The wings are formed by the 2 ribs, casting an acoustic shadow. The body is the first continuous horizontal hyperechoic line that starts below one rib and extends all the way to the other. (see above video) The body is the pleural line, i.e., parietal pleural. Normally, the pleural line is opposed to and hence indistinguishable from the lung line (formed by the visceral pleura).

To learn more about it, read chapter below.

Read "Blue Protocol" Chapter

From experts to our students! – eFAST

Selected Imaging Modalities

628.14 - acetabular fx 2

eFAST

by Ashley Bean, Brian Hohertz and Gregory R. Snead Introduction The objective of the extended focused assessment for sonography in trauma (eFAST) is to detect

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PoCUS – RUSH Protocol

by Rasha Buhumaid Why use POCUS in undifferentiated hypotension? Hypotension is a high-risk sign which is associated with increased morbidity and mortality rate. The differential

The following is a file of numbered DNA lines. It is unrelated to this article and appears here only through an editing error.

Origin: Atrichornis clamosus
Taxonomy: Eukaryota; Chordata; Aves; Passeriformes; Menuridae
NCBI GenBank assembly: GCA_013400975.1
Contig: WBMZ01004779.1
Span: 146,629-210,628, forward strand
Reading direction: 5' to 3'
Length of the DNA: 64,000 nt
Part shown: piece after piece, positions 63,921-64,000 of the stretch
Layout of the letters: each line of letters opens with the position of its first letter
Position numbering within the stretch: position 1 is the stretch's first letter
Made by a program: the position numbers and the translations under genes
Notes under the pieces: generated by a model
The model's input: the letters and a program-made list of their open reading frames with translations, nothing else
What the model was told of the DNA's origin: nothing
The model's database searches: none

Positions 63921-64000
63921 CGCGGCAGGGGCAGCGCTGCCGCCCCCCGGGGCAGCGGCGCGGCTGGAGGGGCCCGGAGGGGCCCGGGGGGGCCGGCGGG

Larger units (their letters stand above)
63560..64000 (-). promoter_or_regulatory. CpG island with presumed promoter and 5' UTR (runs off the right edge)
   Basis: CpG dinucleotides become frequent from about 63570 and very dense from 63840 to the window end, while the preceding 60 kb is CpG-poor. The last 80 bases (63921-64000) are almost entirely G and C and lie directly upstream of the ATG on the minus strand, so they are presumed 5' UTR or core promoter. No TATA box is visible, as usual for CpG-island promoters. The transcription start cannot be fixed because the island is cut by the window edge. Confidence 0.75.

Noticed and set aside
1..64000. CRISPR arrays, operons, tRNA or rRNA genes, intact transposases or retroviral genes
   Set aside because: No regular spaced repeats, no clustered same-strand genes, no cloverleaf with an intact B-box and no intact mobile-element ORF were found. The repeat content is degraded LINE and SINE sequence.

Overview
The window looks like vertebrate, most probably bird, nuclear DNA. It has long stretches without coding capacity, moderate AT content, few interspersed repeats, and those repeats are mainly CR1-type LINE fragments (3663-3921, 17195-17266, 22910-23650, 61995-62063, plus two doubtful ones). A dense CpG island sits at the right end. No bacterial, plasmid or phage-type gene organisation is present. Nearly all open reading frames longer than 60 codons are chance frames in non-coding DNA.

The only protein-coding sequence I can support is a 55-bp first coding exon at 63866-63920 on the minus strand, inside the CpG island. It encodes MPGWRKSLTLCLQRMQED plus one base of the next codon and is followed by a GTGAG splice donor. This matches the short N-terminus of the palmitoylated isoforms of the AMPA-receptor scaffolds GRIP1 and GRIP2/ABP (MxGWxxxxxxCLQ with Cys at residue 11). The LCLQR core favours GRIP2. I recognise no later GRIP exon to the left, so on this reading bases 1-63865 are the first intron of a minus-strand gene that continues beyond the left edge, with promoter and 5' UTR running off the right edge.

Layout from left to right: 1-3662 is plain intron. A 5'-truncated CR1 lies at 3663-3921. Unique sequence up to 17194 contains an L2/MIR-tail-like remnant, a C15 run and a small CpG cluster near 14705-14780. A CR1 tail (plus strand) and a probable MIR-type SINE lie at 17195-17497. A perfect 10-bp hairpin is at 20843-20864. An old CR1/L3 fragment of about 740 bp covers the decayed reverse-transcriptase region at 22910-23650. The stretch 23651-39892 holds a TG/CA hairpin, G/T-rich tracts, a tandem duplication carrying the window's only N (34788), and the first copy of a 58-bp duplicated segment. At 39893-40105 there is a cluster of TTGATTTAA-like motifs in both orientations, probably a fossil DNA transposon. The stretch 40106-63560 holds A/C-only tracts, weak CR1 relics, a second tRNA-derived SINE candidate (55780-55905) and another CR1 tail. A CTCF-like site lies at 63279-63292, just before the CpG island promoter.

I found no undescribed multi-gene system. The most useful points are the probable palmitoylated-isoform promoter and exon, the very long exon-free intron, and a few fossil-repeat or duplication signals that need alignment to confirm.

Read More »

BLUE protocol

by Toh Hong Chuen Case Presentation A 68-year-old man with a history of congestive cardiac failure (CCF) and chronic obstructive pulmonary disease (COPD) presented with breathlessness

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How to Read C-Spine X-Ray

by Dejvid Ahmetović and Gregor Prosen Introduction C-spine x-ray interpretation is one of the fundamental skills of emergency physicians. Although current guidelines lead us to

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How to read chest x-rays

by  Ozlem Koksal Introduction Chest X-ray interpretation is one of the fundamental skills of every doctor. Emergency physicians are particularly exposed to various chest x-rays

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How to read head CT